Endangered Species Thomas Tokarski

I walk home in silence. The pond will be quiet tonight. My sleep will be disturbed by the coming apart of assumed order, the reforming of truth into strange shapes with strange needs driven by forces that we the people conceived but do not control.

Give me liberty or give me debt James Alexander Thom:

“We are not properly taught that there is something more precious than stuff, or that we have to trade off that precious something to get the stuff. That precious something is one of the most important kinds of liberty: economic freedom.”

Funny Money, Anyone? Jen Weiss

“What we really need is a brand new purple dollar bill with Alice Walker and ‘In Goddess We Trust’ on it. Seriously, if the U.S. Treasury would authorize something like that, we would up the pace of human evolution to warp speed.”

“Examining what you believe about money is a powerful act. Most people would rather not think about it. Money is a highly charged, button pushing, trigger pulling subject that’s bound to bring up some mixed emotions no matter who you are.”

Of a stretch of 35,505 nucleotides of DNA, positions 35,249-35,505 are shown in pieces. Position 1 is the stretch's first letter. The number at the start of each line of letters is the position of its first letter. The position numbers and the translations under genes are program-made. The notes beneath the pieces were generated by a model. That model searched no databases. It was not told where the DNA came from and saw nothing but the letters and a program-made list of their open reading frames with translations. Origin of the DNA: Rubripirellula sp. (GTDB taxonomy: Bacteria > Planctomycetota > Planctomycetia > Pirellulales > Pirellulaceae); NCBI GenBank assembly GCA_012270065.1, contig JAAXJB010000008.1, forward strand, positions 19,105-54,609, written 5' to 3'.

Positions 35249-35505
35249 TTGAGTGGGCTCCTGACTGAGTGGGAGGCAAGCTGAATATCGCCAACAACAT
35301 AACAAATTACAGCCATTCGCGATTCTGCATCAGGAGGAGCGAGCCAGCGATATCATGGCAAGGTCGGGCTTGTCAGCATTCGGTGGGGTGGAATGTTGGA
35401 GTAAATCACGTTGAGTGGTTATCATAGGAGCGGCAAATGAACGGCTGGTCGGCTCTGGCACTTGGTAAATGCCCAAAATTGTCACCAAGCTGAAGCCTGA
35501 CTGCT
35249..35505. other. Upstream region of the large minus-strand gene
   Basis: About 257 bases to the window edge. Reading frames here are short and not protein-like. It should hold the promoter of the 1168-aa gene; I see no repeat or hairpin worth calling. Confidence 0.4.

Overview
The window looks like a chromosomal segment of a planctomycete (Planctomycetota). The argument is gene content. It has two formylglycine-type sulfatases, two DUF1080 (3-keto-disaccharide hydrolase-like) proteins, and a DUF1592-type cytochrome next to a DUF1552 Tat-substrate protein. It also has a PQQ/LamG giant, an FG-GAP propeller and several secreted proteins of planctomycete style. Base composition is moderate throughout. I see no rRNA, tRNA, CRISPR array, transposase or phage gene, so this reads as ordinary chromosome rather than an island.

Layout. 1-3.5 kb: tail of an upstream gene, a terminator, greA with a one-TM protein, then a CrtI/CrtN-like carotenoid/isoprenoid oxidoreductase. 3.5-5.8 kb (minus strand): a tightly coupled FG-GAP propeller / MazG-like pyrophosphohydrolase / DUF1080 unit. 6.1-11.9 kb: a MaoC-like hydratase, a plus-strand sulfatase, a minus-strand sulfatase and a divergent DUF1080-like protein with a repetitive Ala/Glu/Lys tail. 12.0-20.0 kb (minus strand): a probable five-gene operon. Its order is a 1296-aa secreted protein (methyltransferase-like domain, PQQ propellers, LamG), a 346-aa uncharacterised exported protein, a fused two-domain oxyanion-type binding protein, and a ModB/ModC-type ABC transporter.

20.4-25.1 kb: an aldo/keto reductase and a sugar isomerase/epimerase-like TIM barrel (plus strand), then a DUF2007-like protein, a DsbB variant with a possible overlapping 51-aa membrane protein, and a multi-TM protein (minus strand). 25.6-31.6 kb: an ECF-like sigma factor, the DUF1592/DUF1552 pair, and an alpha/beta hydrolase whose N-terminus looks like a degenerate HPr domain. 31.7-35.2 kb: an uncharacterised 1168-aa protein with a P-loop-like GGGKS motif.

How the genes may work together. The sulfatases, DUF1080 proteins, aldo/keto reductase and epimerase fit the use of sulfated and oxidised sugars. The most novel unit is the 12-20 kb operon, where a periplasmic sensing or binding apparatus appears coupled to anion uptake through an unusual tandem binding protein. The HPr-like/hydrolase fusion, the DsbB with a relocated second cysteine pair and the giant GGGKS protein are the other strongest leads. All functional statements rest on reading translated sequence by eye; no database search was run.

Can Our Community Make Sound Environmental Decisions? Lynton K. Caldwell

“The course of wisdom now is to ascertain as best we may from the most reliable evidence available, the probable destination of the course toward which we are in fact headed and to project the most probable route toward a destination optimal for the preservation of life in our community, in our county, and on the Earth.”

Tea Party: A Journal of Revolutionary Thought is available online at http://teaparty.indstate.edu is provided free to members of the Center for Sustainable Living, and is for sale for $2 per copy through a variety of local venues.

STEVEN HIGGS is the editor of the Bloomington Alternative. He can be reached at: editor@BloomingtonAlternative.com

 

More articles by:

Steven Higgs is an environmental journalist and photographer living in Bloomington, Ind. He owns and operates Natural Bloomington: Ecotours and More. His new book A Guide to Natural Areas of Southern Indiana is scheduled for release by Indiana University Press on April 20, 2016.

April 23, 2018
Patrick Cockburn
In Middle East Wars It Pays to be Skeptical
Thomas Knapp
Just When You Thought “Russiagate” Couldn’t Get Any Sillier …
Gregory Barrett
The Moral Mask
Robert Hunziker
Chemical Madness!
David Swanson
Senator Tim Kaine’s Brief Run-In With the Law
Dave Lindorff
Starbucks Has a Racism Problem
Uri Avnery